By Bates, Betsy
Clinical Psychiatry News , Vol. 34, No. 10
VANCOUVER, B.C. -- Interpersonal therapy for adolescents--a "new kid on the block" for treating adolescent depression--puts relationships in the spotlight as a way to help teenagers get their lives back on track.
The guiding principle behind interpersonal therapy for adolescents (IPT-A) is straightforward, Lorraine Hathaway said at a conference sponsored by the North Pacific Pediatric Society.
"It relies on the notion that depression occurs in the context of relationships ... [which] can either trigger symptoms or exacerbate the depression. Depression itself can also affect relationships, so there's an interaction."
IPT-A was developed by Dr. Laura Mufson at Columbia University in New York. Performed in 12 semistructured sessions, the model focuses on a problem area (grief, role transition, role disputes, interpersonal deficits), with the aim of teasing out destructive and constructive relationship contributors and building skills that make relationships better.
"This makes sense to teenagers. They like it," said Ms. Hathaway, MSW, a contributor to a mood and anxiety symposium sponsored by faculty members of the University of British Columbia and British Columbia Children's Hospital in Vancouver. Ms. Hathaway is coleading an IPT-A education project with Dr. Elizabeth Hall, a adolescent psychiatrist.
Dr. Susan Baer, an adolescent psychiatrist with the UBC Mood and Anxiety Disorders Clinic, said IPT is a new option among evidence-based strategies that can be used to treat adolescent depression, along with cognitive-behavioral therapy and medication.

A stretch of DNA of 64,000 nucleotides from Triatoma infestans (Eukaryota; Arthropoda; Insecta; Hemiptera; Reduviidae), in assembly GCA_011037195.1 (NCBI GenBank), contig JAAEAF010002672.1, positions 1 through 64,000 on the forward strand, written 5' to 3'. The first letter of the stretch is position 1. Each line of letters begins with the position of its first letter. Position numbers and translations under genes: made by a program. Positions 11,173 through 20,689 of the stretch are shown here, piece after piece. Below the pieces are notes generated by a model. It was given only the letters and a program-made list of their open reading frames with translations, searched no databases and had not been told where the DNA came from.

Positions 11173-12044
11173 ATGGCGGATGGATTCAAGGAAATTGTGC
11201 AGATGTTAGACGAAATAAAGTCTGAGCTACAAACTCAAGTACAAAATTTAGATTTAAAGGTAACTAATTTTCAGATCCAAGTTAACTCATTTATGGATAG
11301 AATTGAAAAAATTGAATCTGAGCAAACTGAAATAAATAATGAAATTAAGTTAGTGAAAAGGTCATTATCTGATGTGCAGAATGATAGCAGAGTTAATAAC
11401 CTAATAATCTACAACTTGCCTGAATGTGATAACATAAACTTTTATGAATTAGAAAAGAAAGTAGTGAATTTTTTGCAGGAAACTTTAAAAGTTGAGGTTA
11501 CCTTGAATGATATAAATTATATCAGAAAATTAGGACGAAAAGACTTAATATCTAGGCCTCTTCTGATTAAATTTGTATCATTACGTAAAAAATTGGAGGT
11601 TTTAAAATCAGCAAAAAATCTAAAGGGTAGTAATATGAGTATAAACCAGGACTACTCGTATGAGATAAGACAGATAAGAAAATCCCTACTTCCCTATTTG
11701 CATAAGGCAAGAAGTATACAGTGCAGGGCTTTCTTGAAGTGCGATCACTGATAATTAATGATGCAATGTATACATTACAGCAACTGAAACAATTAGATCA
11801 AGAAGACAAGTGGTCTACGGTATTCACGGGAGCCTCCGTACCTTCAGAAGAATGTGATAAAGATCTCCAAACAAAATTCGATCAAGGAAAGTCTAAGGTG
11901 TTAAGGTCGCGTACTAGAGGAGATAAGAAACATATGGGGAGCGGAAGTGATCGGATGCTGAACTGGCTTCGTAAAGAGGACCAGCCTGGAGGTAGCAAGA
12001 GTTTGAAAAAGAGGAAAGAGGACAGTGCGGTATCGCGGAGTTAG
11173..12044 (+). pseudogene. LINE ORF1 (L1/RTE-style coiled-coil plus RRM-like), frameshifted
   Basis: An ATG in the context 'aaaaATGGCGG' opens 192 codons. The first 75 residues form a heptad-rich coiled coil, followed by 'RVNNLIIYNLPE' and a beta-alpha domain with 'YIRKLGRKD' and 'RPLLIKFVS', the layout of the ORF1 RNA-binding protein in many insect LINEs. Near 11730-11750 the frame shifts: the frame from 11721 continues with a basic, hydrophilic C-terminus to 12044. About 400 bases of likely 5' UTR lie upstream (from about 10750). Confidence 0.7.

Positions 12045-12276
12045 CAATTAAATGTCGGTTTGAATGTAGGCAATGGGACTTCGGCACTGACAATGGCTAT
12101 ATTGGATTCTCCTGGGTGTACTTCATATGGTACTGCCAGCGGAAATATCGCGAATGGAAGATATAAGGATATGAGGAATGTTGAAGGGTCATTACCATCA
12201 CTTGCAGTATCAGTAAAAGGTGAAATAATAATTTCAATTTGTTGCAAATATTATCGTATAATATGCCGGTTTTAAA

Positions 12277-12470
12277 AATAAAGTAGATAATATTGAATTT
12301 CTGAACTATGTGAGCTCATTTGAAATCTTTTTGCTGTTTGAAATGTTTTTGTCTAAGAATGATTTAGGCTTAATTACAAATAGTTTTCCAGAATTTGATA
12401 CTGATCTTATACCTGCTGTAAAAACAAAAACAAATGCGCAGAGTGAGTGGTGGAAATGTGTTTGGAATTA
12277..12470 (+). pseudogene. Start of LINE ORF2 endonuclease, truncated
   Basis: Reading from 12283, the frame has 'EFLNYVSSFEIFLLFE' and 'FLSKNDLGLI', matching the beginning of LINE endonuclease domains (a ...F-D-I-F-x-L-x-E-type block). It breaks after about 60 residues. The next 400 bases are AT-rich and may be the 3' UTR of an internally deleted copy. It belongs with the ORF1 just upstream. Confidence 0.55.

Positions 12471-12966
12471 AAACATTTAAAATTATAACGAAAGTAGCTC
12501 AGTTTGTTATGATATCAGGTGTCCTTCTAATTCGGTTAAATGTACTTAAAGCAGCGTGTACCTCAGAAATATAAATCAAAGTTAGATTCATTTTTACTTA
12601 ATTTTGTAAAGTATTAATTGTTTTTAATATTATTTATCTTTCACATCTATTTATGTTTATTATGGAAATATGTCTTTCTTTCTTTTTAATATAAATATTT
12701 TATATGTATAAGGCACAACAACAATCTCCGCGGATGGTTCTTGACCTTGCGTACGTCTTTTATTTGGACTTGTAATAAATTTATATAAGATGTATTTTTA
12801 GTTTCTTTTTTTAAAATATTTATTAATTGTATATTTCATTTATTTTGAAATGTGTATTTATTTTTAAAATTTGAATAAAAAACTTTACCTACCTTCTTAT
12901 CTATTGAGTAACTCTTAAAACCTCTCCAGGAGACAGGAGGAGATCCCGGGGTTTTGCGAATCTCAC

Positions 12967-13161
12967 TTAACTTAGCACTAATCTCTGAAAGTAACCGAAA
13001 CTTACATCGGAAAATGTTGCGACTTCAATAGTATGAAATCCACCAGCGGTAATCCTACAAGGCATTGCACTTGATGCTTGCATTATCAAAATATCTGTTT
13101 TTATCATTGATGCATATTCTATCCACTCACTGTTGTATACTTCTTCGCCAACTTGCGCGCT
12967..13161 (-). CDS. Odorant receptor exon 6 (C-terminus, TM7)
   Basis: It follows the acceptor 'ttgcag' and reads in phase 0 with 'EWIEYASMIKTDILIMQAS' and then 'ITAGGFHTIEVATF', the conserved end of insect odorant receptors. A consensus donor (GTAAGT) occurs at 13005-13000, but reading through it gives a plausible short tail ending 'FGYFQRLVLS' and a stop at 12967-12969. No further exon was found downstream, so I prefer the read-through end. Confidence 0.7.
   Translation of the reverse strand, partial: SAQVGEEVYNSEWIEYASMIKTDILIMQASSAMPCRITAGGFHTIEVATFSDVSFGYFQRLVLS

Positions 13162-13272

Clinicians should be aware of it and, with training, can direct it themselves, Dr. Baer said.
"What's nice about this treatment is it takes basic, good counseling skills and clinical skills, and puts an overlay on them. It uses what you already know if you're a person used to talking to kids, and working with and counseling kids," Ms. Hathaway said.
In interpersonal therapy, the therapist assists the adolescent in drawing a "depression circle," topped by a precipitating event that has an impact on relationships and feelings. At the bottom of the circle are the individual's depression symptoms, which in turn, also are driven by and feed into events.
Next, the adolescent conducts an "interpersonal inventory" within concentric circles that represent the closeness of relationships. Which friends and family members are helpful? …